B. Traven’s Jungle Novels

convened with the Indigenous Peoples Reading Group

“My personal history would not be disappointing to readers, but it is my own affair which I want to keep to myself. I am in fact in no way more important than is the typesetter for my books, the man who works the mill; no more important than the man who binds my books and the woman who wraps them and the scrubwoman who cleans up the office.” —B. Traven

The writer with the pen name B. Traven appeared on the German literary scene in 1925, when the Berlin daily Vorwärts, the organ of the Social Democratic Party of Germany, published the first short story signed with this pseudonym on 28 February. Soon, it published Traven’s first novel, Die Baumwollpflücker (The Cotton Pickers), of which the first book edition was Der Wobbly, then the common name for members of the Industrial Workers of the World. Traven introduced for the first time the figure of Gerald Gales (in Traven’s other works his name is Gale, or Gerard Gales), an American sailor who looks for a job in different occupations in Mexico, often consorting with suspicious characters and witnessing capitalistic exploitation, nevertheless not losing his will to fight and striving to draw joy from life. Mexico was a good place for a European revolutionary refugee to re-make himself. The Mexican Revolution, ten years of armed conflict between 1920 and 1920, had ended the thirty-year dictatorship of Porfirio Díaz. The man to be known as the writer B. Traven, abandoned his past and immersed himself in Mexican culture, and by 1935 was receiving favorable reviews in The New York Times. He wrote The Treasure of the Sierra Madre, Death Ship, and the six volume series we will read this term.

The Jungle Novels are a group of six novels published in the years 1930–1939 and set just before and during the Mexican Revolution from 1910-20. Traven’s purpose in the Jungle Novels is to describe the conditions of a people who are ripe for change, and to trace the beginnings of how consciousness changes and sometimes leads to revolt.

The Jungle Novels are:

The Carreta (1930) The hero of The Carreta is an ox-cart driver. More sophisticated than most of his companions who work in debt-slavery in the great mahogany plantations,
Government (1931) Depicts the political corruption that infected even the smallest villages in Mexico, the novel tells the story of Don Gabriel, a minor government functionary who has a virtual license to steal from every village where he is secretary―except there is nothing to steal.
March to the Montería (a.k.a. March To Caobaland) (1933) March to the Montería is the third of B. Traven’s six Jungle Novels, set in the great mahogany plantations (monterías) of Mexico in the years before the revolution. Celso works two years on a coffee finca, but when he returns home he must hand over his money to ladinos who claim his father has a debt to them.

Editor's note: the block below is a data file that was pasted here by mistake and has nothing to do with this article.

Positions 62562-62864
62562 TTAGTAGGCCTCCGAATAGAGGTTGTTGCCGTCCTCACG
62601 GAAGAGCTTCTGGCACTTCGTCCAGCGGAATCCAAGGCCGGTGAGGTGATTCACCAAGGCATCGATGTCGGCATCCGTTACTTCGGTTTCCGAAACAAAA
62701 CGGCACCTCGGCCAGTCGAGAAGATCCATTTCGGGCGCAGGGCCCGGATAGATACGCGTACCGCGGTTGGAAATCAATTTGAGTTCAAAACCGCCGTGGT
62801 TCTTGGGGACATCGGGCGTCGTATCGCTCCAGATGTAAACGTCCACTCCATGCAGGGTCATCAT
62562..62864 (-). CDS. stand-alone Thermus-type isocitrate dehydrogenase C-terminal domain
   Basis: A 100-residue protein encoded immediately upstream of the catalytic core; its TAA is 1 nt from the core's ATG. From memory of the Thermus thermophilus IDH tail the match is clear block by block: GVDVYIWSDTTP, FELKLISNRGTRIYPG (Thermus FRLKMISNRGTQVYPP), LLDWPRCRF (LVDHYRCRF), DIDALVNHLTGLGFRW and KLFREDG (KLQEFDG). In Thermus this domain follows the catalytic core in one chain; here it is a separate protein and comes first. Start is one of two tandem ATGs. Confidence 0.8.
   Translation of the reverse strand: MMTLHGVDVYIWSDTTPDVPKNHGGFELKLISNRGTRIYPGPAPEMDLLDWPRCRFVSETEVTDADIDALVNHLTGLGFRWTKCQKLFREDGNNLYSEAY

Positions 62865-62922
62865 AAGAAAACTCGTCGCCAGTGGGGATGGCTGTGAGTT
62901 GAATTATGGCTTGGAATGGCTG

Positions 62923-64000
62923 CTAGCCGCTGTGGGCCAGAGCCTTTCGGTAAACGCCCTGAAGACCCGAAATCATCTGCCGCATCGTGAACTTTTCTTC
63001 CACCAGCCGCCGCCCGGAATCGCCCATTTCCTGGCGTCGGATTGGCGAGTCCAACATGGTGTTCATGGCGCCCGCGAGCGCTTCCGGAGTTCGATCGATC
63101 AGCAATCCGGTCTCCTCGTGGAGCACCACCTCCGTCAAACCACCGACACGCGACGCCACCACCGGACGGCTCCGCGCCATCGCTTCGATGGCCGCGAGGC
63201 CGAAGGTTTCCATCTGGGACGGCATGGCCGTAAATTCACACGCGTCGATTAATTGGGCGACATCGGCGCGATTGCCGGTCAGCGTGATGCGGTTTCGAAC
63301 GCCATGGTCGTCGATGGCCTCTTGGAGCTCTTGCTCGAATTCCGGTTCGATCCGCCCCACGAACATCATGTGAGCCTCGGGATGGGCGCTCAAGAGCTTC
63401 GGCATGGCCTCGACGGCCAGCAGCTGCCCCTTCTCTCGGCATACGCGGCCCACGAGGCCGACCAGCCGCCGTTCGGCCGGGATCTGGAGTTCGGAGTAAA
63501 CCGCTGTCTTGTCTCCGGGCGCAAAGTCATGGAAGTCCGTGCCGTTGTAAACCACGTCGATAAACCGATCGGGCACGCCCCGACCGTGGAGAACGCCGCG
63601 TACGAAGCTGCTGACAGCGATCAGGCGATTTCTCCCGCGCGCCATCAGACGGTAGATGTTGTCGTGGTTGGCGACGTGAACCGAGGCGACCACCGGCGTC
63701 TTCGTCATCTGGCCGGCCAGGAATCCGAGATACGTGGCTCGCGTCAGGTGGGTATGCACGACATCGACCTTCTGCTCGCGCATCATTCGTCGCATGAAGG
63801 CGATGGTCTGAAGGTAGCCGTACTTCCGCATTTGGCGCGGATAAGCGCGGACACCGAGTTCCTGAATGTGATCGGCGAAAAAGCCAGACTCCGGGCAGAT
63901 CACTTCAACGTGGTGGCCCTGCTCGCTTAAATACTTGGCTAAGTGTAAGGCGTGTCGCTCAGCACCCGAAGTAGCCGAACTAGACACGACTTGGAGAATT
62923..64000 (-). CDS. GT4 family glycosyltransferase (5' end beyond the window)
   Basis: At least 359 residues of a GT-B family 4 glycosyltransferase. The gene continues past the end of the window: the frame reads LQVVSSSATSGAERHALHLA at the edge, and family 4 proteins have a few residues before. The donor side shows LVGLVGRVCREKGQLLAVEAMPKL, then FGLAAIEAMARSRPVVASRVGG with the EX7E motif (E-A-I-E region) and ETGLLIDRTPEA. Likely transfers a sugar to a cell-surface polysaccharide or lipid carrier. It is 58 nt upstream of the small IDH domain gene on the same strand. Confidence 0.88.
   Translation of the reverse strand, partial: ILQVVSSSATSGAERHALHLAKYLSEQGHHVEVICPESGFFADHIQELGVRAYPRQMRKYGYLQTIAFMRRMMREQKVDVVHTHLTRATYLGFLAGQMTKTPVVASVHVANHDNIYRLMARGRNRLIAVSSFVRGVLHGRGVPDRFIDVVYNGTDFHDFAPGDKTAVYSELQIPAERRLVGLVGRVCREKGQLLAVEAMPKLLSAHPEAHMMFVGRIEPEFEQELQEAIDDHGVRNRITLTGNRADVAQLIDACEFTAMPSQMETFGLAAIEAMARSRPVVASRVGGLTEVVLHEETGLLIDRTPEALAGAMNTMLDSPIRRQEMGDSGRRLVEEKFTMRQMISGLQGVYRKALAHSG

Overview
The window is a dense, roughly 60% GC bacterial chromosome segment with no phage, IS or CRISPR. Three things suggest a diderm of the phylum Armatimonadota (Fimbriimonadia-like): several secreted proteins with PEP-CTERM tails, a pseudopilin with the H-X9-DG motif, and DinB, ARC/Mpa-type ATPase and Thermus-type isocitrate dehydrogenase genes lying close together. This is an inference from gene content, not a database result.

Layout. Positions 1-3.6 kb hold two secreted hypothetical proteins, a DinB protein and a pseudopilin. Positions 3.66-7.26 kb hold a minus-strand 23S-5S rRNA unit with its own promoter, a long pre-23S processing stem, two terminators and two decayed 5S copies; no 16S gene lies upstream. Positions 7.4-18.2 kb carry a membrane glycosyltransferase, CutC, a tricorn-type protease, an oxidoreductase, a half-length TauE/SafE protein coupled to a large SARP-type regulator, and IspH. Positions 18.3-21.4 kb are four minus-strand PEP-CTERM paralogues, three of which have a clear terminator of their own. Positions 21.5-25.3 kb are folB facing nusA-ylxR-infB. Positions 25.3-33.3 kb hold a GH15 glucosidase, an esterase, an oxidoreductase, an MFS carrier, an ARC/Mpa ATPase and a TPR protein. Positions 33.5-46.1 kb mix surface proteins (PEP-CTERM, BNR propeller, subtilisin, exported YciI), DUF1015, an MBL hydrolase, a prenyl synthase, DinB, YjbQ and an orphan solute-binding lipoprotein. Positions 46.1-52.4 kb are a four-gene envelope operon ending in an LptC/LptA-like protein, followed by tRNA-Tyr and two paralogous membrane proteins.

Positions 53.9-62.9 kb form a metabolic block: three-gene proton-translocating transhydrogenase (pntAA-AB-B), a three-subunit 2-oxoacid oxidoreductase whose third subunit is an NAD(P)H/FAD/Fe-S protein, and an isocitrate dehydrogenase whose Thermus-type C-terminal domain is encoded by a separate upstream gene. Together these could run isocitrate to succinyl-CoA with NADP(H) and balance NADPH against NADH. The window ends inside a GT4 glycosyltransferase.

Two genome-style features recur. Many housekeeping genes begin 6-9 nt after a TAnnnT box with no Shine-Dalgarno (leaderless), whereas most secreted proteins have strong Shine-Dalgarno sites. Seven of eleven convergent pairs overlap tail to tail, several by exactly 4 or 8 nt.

Trozas (1936) Trozas (the word means logs) captures the origins of the rebellious spirit that slowly spread through the labor camps and haciendas, culminating in the bloody revolt that ended Porfirio Díaz’s rule.
The Rebellion of the Hanged (1936) This fifth Jungle Novel culminates in a revolt by the long-oppressed workers against the owners and overseers of the camps, and in a treacherous march through the jungles at the height of the rainy season—a human feat of epic proportions.
A General from the Jungle (1940) Juan Mendez leads an ill-equipped and hungry band against the government forces. With brilliance and cunning, Mendez brutally attacks the federally protected fincas. The sixth and last of The Jungle Novels is filled with marvelously drawn characters, yet the true hero is the army itself―illiterate, uneducated, and poor, but resourceful and dangerous.

THE INDIGENOUS PEOPLES READING GROUP which has grown from the enthusiastic call for the need of greater understanding of the long history of the peoples of North America and other continents of the world who were of those continents before and remain after the European colonists came to settle and bring this capitalist relations to every corner of the globe. Our group began following a stirring presentation by Roxanne Dunbar-Ortiz September of 2014 where she introduced An Indigenous Peoples’ History of the United States.

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Day 2, Session 4—Southern Insurgency: Mass Movements Throughout the Global South

A presentation and discussion with Manny Ness and Lisa Maya Knauer
Manny Ness provides an expert perspective of three key countries where workers are fighting the spread of unchecked industrial capitalism: China, India, and South Africa. He considers the broader historical forces in play, such as the effects of imperialism, the decline of the international union movement, class struggle, and the growing reserve of available labor. Lisa Maya Knauer will look at other responses to neoliberal capitalism focusing on the Americas: resistance to anti-extractivist projects, refugee/migrant flows to the U.S., and organizing efforts by Central American workers in the U.S.